6. Bass Harmonica
The Bass harmonica is an ensemble or accompanying instrument. This piece can only be played by blowing where bass notes are produced. Since its function is to assists a certain musical performance, the Bass harmonica is not the type beginners should own.
This instrument is recommended only to experienced players. The instrument key of this type is available in C or #C.
7. Chord Harmonicas
The Chord harmonicas have an impressive range with a total of 48 chords. It consists of the major, seventh, minor, diminished, and augmented chords with a four-note cluster layout. Whenever a player blows or draws it will produce a different chord sound.
The structure of the chord harmonica can have two reeds in each hole for every note. The tunes being made are one octave away from each other giving it a distinct sound.
It also has a lower-type version, that only features one reed per note. But either way the wide chord availability of this instrument makes it versatile enough to perform.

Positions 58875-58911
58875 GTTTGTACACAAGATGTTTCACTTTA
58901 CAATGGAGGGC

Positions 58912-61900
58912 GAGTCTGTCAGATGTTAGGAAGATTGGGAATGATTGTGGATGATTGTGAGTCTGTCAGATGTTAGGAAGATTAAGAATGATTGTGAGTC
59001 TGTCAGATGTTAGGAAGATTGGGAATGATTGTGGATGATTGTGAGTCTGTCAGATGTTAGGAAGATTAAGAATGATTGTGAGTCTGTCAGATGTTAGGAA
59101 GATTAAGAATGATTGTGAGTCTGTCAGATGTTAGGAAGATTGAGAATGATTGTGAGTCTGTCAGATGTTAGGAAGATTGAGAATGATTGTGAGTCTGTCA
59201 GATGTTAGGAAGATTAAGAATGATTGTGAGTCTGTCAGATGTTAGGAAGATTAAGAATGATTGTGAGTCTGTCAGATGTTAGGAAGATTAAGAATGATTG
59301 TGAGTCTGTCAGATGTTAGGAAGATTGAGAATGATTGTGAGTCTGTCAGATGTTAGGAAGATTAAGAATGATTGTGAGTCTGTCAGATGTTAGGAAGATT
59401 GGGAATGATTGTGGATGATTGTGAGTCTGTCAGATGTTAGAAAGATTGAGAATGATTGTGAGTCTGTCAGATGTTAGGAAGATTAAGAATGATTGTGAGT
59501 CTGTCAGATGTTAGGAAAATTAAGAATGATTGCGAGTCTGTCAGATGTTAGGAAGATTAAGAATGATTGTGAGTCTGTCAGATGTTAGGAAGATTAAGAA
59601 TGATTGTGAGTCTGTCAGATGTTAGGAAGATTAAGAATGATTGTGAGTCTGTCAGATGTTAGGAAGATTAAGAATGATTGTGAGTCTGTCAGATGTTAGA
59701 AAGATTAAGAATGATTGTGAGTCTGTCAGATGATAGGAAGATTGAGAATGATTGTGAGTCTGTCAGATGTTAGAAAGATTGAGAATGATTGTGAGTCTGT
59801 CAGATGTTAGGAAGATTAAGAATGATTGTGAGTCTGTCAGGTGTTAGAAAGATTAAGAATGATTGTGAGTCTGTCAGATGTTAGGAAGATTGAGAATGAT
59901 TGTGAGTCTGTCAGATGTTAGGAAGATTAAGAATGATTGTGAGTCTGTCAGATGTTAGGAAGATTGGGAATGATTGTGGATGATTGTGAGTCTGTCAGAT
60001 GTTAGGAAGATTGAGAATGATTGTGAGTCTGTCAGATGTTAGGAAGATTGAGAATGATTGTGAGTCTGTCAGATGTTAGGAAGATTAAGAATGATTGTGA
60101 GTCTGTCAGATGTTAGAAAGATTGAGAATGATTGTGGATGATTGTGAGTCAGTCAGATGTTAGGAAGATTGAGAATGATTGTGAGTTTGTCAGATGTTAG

8. Electric Harmonica
The concept of electronic harmonica has been present since 1920. A prototype was done and announced during the 1970s. However, it was not made available in the market during that time.
Fast forward to the present, a product called the Turboharp ELX electric harmonica is being marketed. It is considered to be the first fully electronic harmonica.
The said piece plays in the key of C, just like its predecessors. This revolutionary invention aims to broaden the influence of the harmonica in the music industry.
9. ChengGong Harmonica